Blacks Beach in La Jolla, San Diego, is one of the most popular nude beaches in California. Accessible via a steep, scenic, and winding trail from Torrey Pines Gliderport, the beach is known not only for nude sunbathing but also for nude sports like volleyball. The whole beach is nudist-optional, though the section north of the trailhead attracts the most nudists. Given its popularity, it tends to get extremely crowded, so if you’re not prepared to bare it all in front of a large crowd for the first time, a more secluded beach may be preferable.

More Mesa Beach, Santa Barbara

An aerial view of green cliffs along More Mesa Beach, a nude beach in Santa Barbara, California

Photo: Bryce Kanowsky/Shutterstock

In the shadow of the Santa Barbara bluffs, between the USCB campus and Hope Beach, you’ll find the nude Mesa Mesa beach. Follow the pedestrian access path to the grove of eucalyptus trees to reach the beach. Make sure to stay to the north of the trail, as the south is designated for non-nude beachgoers and is often frequented by families. Contrary to the stereotypical perception of nude beaches being filled with octogenarians, this beach’s proximity to USCB means it’s largely popular with college students, making for a younger and more lively feel.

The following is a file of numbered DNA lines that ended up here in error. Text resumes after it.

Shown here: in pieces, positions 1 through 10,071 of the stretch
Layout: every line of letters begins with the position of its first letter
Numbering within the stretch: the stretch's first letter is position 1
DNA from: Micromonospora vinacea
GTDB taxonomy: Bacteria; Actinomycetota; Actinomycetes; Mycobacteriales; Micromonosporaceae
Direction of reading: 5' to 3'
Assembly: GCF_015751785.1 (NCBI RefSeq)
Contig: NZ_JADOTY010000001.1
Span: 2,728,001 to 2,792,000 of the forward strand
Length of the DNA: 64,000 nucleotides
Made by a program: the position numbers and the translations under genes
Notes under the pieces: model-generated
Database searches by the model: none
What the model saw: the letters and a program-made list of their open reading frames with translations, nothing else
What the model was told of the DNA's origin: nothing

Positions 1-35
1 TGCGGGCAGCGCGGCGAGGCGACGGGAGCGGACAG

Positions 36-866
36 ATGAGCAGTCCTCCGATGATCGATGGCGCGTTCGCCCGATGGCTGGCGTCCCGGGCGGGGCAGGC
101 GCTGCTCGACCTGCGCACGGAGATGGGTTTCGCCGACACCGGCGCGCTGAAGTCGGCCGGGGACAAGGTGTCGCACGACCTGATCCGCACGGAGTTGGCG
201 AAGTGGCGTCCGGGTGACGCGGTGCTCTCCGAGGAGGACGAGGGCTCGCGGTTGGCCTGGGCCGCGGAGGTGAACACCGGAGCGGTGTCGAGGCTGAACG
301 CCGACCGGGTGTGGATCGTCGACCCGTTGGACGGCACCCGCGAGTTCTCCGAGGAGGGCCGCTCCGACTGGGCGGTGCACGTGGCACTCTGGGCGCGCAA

Devil’s Slide Beach, Half Moon Bay

aerial beach view

Photo: digidreamgrafix/Shutterstock